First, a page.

When it comes to agricultural best management practices, the door is wide open for opportunity and innovation to meet modern demands. Even in the face of unpredictable weather patterns and changing conditions, it is possible to develop unique designs to actively manage agricultural water resources for the benefit of crop yields, water quality, and the ecosystem.

The timing of rainfall in the Midwest does not always align with crop water needs. Increasingly, trends show extreme conditions of excessively wet in the spring and critically dry in the summer. This water resource imbalance, along with increasing efforts to improve water quality, have driven the development of drainage water recycling technology.

Benefits of Drainage Water Recycling

This water conservation practice captures excess water in the fields from heavy rainfall, stores it in a pond, reservoir, or wetland, and reuses the stored water for crop irrigation when it is needed most. The recycling process captures tile drainage and/or surface runoff which keeps valuable nutrients such as phosphorus and nitrogen in the field, improving downstream water quality. This practice allows for more regulated water availability and improves soil and plant health which leads to increased crop yield potential. Additional in-field storage also improves downstream drainage capacity.

A study* conducted in Ohio tracked the benefits of water conservation practices over time. The report demonstrated a 19% average yield increase for corn over 37 years and a 12% increase for soybeans. In dry years, producers saw an average yield increase of 29% for corn and 25% for soybeans.

A good example of current progress can be seen in the partnership between ISG and the Iowa Soybean Association in their efforts to develop a framework for implementing water quality conservation practices that will store drainage water and reduce runoff from entering rivers and streams. The goal is to scale up in-field water storage for irrigation on suitable sites throughout priority watersheds in Iowa. Currently in the public outreach and engagement phase, ISG and Iowa Soybean Association are holding their first stakeholder engagement meeting in the North Raccoon River Watershed on June 15 to gain input from stakeholders and the community. Future phases will be focused on funding and implementation of designs.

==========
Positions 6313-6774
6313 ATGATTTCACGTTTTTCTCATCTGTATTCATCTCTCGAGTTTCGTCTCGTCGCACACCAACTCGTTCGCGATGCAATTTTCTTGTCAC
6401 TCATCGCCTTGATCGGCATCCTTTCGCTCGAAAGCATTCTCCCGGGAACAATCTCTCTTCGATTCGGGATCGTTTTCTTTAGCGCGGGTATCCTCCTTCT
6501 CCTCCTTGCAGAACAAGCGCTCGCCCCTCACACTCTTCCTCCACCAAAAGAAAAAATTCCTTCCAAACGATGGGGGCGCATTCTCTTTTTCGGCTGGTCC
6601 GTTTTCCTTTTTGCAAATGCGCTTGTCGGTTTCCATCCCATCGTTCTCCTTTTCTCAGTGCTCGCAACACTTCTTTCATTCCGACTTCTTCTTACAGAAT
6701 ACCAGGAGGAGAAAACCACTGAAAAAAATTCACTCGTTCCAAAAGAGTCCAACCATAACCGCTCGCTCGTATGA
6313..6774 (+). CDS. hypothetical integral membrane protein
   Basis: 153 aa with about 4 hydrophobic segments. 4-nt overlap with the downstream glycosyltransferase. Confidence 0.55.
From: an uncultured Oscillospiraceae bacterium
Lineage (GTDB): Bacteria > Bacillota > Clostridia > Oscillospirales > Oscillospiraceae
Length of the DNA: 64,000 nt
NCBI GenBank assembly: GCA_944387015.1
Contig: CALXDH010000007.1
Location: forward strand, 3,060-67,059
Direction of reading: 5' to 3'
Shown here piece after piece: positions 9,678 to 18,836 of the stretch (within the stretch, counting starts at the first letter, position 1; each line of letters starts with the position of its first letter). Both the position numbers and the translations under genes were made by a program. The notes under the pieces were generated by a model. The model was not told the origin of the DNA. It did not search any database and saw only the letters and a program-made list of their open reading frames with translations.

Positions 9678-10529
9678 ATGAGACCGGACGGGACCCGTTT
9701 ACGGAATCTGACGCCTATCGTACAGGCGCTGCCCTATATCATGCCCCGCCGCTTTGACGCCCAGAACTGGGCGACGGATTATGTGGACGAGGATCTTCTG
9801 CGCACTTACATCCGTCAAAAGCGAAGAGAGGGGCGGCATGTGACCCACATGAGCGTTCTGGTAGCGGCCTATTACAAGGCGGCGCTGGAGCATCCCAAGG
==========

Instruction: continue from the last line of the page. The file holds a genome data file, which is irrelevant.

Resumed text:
ISG Water Drainage Services

Our in-house team supports a full range of drainage water recycling needs and offers services to put this practice in use. ISG water resources engineers can help landowners and agencies identify areas that may be suitable for storing water. When determining site eligibility, our team will consider topography, soils, existing drainage systems, field geometry for center pivot suitability, as well as other irrigation options. Additionally, our team of in-house grant and funding experts can help to determine potential funding resources to offset planning, design, and implementation costs.

To start planning your drainage water recycling project, contact Spencer Pech or Chuck Brandel.

*Source: Allred et al., 2014

Image Source: Purdue University, ConservationDrainage.net/MediaLibrary

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